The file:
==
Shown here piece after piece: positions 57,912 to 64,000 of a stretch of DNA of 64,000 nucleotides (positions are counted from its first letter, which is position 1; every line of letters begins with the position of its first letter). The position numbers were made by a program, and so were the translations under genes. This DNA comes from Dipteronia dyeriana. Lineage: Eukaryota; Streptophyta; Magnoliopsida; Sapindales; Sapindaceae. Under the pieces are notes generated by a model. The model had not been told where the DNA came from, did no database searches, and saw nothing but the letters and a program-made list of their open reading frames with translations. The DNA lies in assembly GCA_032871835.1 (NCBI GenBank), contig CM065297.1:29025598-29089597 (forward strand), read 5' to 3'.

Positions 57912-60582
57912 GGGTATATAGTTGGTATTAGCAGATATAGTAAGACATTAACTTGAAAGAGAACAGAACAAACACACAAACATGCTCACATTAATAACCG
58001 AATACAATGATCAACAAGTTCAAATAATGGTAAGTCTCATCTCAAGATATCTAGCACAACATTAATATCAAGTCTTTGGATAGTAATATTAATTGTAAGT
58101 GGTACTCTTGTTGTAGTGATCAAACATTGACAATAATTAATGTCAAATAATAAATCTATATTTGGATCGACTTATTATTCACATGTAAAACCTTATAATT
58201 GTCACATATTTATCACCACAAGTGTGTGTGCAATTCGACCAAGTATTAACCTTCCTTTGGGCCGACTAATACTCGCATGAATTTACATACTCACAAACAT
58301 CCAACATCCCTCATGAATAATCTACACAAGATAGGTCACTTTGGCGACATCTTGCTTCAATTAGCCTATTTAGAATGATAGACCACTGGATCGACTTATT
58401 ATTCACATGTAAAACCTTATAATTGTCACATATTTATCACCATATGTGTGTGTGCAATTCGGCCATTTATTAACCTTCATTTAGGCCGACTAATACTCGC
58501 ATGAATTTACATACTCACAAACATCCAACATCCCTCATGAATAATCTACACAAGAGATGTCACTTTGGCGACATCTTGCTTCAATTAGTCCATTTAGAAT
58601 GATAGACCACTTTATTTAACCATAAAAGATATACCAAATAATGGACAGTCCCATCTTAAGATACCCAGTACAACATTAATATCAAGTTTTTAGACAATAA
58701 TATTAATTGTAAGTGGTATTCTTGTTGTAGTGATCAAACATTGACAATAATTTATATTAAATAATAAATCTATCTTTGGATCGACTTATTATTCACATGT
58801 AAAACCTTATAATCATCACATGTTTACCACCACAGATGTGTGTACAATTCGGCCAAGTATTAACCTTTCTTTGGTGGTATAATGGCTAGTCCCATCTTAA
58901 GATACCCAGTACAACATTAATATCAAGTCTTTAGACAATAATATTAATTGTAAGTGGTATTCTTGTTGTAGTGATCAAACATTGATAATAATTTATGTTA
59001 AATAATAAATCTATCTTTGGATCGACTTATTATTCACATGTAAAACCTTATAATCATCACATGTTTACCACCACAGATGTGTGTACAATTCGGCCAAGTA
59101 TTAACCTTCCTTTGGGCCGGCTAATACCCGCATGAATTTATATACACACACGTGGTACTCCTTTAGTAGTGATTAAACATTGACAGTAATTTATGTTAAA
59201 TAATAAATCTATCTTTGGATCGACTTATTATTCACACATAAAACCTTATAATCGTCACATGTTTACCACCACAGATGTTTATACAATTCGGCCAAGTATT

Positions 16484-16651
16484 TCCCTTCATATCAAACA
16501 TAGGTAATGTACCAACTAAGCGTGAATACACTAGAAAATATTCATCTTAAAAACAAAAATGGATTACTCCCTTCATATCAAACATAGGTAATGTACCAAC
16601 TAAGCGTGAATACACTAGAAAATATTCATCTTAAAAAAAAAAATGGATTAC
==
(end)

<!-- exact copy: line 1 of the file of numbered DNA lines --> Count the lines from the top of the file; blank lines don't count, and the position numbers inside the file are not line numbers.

Shown here piece after piece: positions 57,912 to 64,000 of a stretch of DNA of 64,000 nucleotides (positions are counted from its first letter, which is position 1; every line of letters begins with the position of its first letter). The position numbers were made by a program, and so were the translations under genes. This DNA comes from Dipteronia dyeriana. Lineage: Eukaryota; Streptophyta; Magnoliopsida; Sapindales; Sapindaceae. Under the pieces are notes generated by a model. The model had not been told where the DNA came from, did no database searches, and saw nothing but the letters and a program-made list of their open reading frames with translations. The DNA lies in assembly GCA_032871835.1 (NCBI GenBank), contig CM065297.1:29025598-29089597 (forward strand), read 5' to 3'.